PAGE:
“No one lights a lamp and hides it in a clay jar or puts it under a bed. Instead, they put it on a stand, so that those who come in can see the light.” – Luke 8:16
Hubert Humphrey, who served as Vice President under President Lyndon Johnson, was narrowly defeated by Richard Nixon in the 1968 presidential election. Ten years later, Humphrey died of cancer. Dignitaries from around the world gathered at his funeral to say “good-bye” to their old friend and colleague. But one attender was shunned and ignored. That person was former president Richard Nixon, who had gone through the shame of Watergate just four years earlier. He was back in
Then a very special thing happened. President Jimmy Carter, who was in the White House at the time, came in and saw Nixon standing all by himself. President Carter went to him, stuck out his hand and smiled as though he were greeting a family member. To everyone’s surprise, the two men embraced, and Carter said, “Welcome home, Mr. President! Welcome home!” Newsweek magazine later wrote, “If there was a turning point in Nixon’s long ordeal in the wilderness, it was that moment and that gesture of love and compassion.”
Why on earth would President Carter do such a thing? Well, because that’s what Jesus would have done. Jimmy Carter may not have been our greatest president, but as a committed follower of Jesus Christ, he believed he was called to shine the light of Christ. And twice a month in Plains,
Georgia, Carter still teaches a Sunday School
class at .
At 94 years old, he’s still shining the light of Christ. Maranatha Baptist Church
Jesus tells us in the book of Luke, verse 8:16, “No one lights a lamp and hides it in a jar or puts it under a bed. Instead, he puts it on a stand, so that those who come in can see the light.” In the Bible, “light” is often used as a symbol for God’s Word. But in Scripture light is also a symbol for the truth. So, what is Jesus saying in verse 16 of Luke 8? He is saying, “Just as no one lights a lamp during a power outage and hides it in the closet, no Christian who understands God’s word should hide it.” Followers of Christ, who know the truth about salvation, forgiveness and heaven and hell, should never keep that truth to themselves. William Barclay says it so well: “Verse 16 stresses the essential conspicuousness of the Christian life. Christianity is in its very nature something which must be seen.”
Think about those words. The Christian life should be conspicuous. Our Christianity “must be seen.” You and I are to proclaim God’s word openly to all who are willing to listen. We must proclaim the truth both with our words and our actions. Our faith is to be lived out in plain view. And in verse 17, Jesus stresses the fact that if we DO try to keep our faith hidden, it will eventually be revealed anyway: “For there is nothing hidden that will not be disclosed, and nothing concealed that will not be known or brought out into the open.”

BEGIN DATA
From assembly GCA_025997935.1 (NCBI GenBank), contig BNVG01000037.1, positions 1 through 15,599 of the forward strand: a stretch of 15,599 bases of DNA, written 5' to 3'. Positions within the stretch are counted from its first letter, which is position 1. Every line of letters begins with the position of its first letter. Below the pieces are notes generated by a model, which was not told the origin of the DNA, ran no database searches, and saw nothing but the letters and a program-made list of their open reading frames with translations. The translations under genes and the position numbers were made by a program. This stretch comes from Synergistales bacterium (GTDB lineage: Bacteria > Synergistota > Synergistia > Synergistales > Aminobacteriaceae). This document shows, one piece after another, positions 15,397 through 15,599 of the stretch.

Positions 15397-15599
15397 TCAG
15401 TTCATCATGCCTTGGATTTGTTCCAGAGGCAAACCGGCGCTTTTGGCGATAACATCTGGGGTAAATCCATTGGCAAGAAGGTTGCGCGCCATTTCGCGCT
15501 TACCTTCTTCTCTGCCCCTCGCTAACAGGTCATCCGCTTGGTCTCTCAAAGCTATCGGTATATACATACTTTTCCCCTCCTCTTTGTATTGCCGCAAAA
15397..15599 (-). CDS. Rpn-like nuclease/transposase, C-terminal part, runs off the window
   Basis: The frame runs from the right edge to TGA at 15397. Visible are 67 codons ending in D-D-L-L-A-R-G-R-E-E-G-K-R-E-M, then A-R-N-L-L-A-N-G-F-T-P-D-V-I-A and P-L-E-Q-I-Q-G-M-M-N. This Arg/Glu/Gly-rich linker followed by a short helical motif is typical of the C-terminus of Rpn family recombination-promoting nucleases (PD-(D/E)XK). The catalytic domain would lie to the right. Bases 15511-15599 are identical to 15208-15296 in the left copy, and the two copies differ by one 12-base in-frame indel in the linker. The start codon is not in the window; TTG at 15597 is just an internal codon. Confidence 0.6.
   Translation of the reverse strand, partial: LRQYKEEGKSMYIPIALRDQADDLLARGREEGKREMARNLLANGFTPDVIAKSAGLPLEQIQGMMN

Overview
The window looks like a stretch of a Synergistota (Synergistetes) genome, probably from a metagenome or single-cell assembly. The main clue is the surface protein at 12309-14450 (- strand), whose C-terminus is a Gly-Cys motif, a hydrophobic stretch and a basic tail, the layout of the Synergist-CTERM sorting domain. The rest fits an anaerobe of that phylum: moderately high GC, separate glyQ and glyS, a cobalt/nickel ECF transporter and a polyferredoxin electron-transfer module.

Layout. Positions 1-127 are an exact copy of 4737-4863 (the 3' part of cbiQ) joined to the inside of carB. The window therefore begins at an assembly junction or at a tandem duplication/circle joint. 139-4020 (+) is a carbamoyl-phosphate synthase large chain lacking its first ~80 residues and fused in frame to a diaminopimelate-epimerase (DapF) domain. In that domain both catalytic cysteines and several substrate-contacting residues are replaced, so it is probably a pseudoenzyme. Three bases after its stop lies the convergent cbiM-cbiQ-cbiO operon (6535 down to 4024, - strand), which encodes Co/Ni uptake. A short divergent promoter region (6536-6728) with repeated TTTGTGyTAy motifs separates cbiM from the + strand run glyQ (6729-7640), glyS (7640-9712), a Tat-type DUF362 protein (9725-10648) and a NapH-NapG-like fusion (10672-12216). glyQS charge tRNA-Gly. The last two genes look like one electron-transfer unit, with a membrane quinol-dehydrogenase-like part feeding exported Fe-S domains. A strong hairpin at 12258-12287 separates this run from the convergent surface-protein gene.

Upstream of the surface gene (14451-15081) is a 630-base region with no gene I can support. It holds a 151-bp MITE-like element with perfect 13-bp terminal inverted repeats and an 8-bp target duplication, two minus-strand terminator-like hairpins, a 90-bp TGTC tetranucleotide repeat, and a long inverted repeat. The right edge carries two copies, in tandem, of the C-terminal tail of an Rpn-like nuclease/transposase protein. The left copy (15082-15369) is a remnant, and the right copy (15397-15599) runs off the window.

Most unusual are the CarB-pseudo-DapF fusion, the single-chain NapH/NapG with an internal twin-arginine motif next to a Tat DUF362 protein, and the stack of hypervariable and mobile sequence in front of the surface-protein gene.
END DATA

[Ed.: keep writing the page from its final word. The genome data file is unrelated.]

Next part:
That’s a bit scary when you think about it. Many Christians are secretly addicted to porn, and they’re convinced that “Nobody will ever know.” Yeah, they will. Sooner or later….they’ll know. Many Christians never crack open their Bibles outside of church, and they don’t think that anyone will ever find out. Yeah, they will. Sooner or later…it’ll be revealed. We try hard to hide our faults and our skeletons in the closet from other people. We hope they’ll never find out. Sometimes I’ve shuddered as I’ve considered what it would be like to have my most inappropriate thoughts and my most sinful actions projected on a big screen for all to see. That’d be a nightmare!
But in the context of what Jesus says in verse 17, I don’t think he plans to project our sins on a big screen. What Jesus most likely is referring to is the reality that if you as a follower of Christ hide your Christianity and God’s truth from your friends and family, they’ll discover your secret sooner or later. Imagine how terrible it would be if your family and friends discover that you’re a Christian after they’ve died. “What? You mean you knew all these years where I was going after I died, and you didn’t warn me? You knew how to make it to heaven, and you didn’t tell me? I didn’t think I knew any Christians, and you were one all this time! Why on earth didn’t you tell me?”
You may be one of those Christians who has said for years, “There are two things I never discuss: politics and religion.” Well, la-dee-da! It’s time to change your policy and start talking more openly about Jesus. One of these days your friends and family will find out that you’re serious about your faith. I hope and pray that when they do, it’s not too late.
If you as a Christian are learning God’s truth, but you’re not sharing God’s truth, God will see to it that your growth is stunted, and you’ll start losing much of the knowledge you learned. Just like most things in life, if you don’t use it, you lose it. We must receive God’s Word with open ears, open minds and open hearts. And then we must share God’s word with open eyes, open mouths and open hands. So, do what Jimmy Carter does: Get yourself off the couch and shine your light in this dark world.
Dane Davis is the Lead Pastor of First Christian Church in Victorville. For more information, visit www.YourVictorvilleChurch.com and join us for worship Sundays at 10 a.m.